An African treat
Ace South African chef Martin Kobald shares his food philosophy and his love for Indian cuisine with usindia Updated: Nov 30, 2012 01:40 IST
He is one of the most renowned names from the South African culinary world, having cooked for the likes of Nelson Mandela and Will Smith, and when chef Martin Kobald spoke to us while in the Capital recently, he revealed that he can’t get enough of Indian food.
“The last time I visited India was in 2009, when I had gone to Hyderabad. Indian delicacies are mouth-smacking, so I indulged in local cuisine with fellow chefs. In the past few years, I have seen a lot of change as far as innovative presentation of food is concerned, which is worth appreciating,” he said.
Of Austrian origin, Kobald shifted to South Africa in 1988, and in 1995, opened his own outlet called Kobald’s Catering, which offered delicacies from his native land.
Apart from being the president of South African Chefs Association, Kobald has spent years promoting South African cuisine across the globe.
“The most important factor for every chef is to learn about every kind of cuisine,” said Kobald, who was in the city to judge the trade tests for Chef Awards 2012, hosted by Indian Culinary Forum. When asked if he likes conventional recipes or experimenting with food and creating fusion dishes, he said: “One needs to respect his own culinary heritage before experimenting with other cuisine. Basics must be understood in order to relish the results of experimentation.”
300 gm bread flour
Pinch of salt
30 ml vegetable oil
2 kg apples
150 gm granulated sugar
30ml dark rum
150 gm raisins
1/8 tsp ground cinnamon
2 lemons (juice and peel)
300 gm butter (unsalted)
300 gm bread crumbs
Knead flour, salt, oil and water into a medium-firm dough. Divide into three small round loaves, brush each loaf with melted butter and let sit for an hour. Peel, core and slice apples. Mix in granulated sugar, raisins, grated lemon peel, lemon juice, rum and cinnamon. Roast butter and bread crumbs. Roll the dough loaves with a rolling pin, then stretch roll the dough on a strudel sheet with the back of your hands. Coat 2/3 of dough sheet with buttered breadcrumbs and spread apple filling over remaining 1/3 of dough. Tear off edges, shape strudel into roll by lifting strudel sheet. Place strudel on a buttered baking sheet and brush with melted butter. Bake strudel for 60 to 90 minutes in a 400 degrees F to 425 degrees F (200 to 220 degrees Celsius) oven. If you want to bake a delicious Apple Strudel, the dough has to be rolled out very thin. You can also buy the finished dough, which tastes good as well.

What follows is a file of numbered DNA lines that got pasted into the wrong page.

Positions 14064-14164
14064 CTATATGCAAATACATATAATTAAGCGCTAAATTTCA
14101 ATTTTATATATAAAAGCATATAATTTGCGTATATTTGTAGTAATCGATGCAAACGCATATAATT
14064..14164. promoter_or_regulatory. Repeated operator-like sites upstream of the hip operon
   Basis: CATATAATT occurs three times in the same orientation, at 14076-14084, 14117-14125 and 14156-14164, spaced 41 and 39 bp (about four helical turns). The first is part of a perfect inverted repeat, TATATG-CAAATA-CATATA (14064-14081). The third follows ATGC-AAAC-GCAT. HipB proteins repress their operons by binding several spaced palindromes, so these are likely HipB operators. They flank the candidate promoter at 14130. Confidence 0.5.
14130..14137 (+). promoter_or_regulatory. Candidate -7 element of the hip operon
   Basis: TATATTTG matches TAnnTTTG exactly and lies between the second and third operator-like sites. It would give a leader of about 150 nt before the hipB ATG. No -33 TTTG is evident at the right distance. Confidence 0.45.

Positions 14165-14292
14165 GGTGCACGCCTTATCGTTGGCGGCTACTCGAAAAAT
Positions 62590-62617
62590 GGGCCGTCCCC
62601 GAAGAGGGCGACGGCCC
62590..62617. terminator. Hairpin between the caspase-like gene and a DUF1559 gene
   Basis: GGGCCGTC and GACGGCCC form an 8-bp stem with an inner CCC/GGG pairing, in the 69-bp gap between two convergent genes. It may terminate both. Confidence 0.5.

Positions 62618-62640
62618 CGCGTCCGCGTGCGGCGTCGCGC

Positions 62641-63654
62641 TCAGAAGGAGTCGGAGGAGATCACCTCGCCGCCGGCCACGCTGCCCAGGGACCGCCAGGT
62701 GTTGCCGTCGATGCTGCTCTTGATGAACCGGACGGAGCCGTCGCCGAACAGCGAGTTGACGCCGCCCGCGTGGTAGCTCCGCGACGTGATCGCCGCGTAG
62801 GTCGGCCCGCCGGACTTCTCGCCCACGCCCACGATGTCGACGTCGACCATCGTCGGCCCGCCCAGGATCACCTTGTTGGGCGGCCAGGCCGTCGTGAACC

More on Martin Kobald
Kobald is the president of the South African Chefs Association. Earlier this year, he was appointed Hunger Advocate of UN World Food Programme. A big fan of Indian food, the chef believes in retaining the cultural heritage of food while playing around with textures and flavours.
An Indian Dinner With South African Touch
We asked the chef to tell us what would make for a perfect dinner that would include Indian cuisine with a smattering of South African food. He told us: “For starters: South Indian with my special Cape Maley Fruit Curry Sauce. For Main Course: traditional Indian Lamb Curry with my special South African Fruit Chutney called Chakalaka, and for dessert: Chum-Chum with my special Amrula (African fruit) Cream Sauce.”